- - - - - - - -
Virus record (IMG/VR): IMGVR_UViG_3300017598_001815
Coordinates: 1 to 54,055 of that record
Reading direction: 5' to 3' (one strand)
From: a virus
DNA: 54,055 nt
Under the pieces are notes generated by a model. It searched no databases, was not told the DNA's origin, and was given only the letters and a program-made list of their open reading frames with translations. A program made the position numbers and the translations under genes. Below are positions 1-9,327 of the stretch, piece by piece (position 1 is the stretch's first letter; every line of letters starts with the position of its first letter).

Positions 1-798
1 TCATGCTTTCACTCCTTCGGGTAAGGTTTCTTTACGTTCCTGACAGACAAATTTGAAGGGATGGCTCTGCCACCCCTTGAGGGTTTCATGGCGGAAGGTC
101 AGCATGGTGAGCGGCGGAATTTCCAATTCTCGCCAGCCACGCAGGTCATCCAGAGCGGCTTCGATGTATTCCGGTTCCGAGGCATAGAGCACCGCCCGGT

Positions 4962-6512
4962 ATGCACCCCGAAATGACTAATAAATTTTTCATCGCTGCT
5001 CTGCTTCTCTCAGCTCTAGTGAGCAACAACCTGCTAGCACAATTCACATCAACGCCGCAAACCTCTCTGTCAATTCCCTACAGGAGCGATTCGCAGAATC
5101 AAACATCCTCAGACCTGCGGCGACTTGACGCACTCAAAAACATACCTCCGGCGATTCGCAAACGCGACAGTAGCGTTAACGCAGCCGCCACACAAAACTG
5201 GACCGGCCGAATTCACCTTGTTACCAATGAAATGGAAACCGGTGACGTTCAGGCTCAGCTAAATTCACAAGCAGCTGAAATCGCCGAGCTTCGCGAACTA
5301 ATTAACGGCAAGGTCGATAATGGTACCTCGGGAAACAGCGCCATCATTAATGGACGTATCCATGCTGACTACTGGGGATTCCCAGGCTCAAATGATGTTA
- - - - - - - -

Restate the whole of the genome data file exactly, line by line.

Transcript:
Virus record (IMG/VR): IMGVR_UViG_3300017598_001815
Coordinates: 1 to 54,055 of that record
Reading direction: 5' to 3' (one strand)
From: a virus
DNA: 54,055 nt
Under the pieces are notes generated by a model. It searched no databases, was not told the DNA's origin, and was given only the letters and a program-made list of their open reading frames with translations. A program made the position numbers and the translations under genes. Below are positions 1-9,327 of the stretch, piece by piece (position 1 is the stretch's first letter; every line of letters starts with the position of its first letter).

Positions 1-798
1 TCATGCTTTCACTCCTTCGGGTAAGGTTTCTTTACGTTCCTGACAGACAAATTTGAAGGGATGGCTCTGCCACCCCTTGAGGGTTTCATGGCGGAAGGTC
101 AGCATGGTGAGCGGCGGAATTTCCAATTCTCGCCAGCCACGCAGGTCATCCAGAGCGGCTTCGATGTATTCCGGTTCCGAGGCATAGAGCACCGCCCGGT

Positions 4962-6512
4962 ATGCACCCCGAAATGACTAATAAATTTTTCATCGCTGCT
5001 CTGCTTCTCTCAGCTCTAGTGAGCAACAACCTGCTAGCACAATTCACATCAACGCCGCAAACCTCTCTGTCAATTCCCTACAGGAGCGATTCGCAGAATC
5101 AAACATCCTCAGACCTGCGGCGACTTGACGCACTCAAAAACATACCTCCGGCGATTCGCAAACGCGACAGTAGCGTTAACGCAGCCGCCACACAAAACTG
5201 GACCGGCCGAATTCACCTTGTTACCAATGAAATGGAAACCGGTGACGTTCAGGCTCAGCTAAATTCACAAGCAGCTGAAATCGCCGAGCTTCGCGAACTA
5301 ATTAACGGCAAGGTCGATAATGGTACCTCGGGAAACAGCGCCATCATTAATGGACGTATCCATGCTGACTACTGGGGATTCCCAGGCTCAAATGATGTTA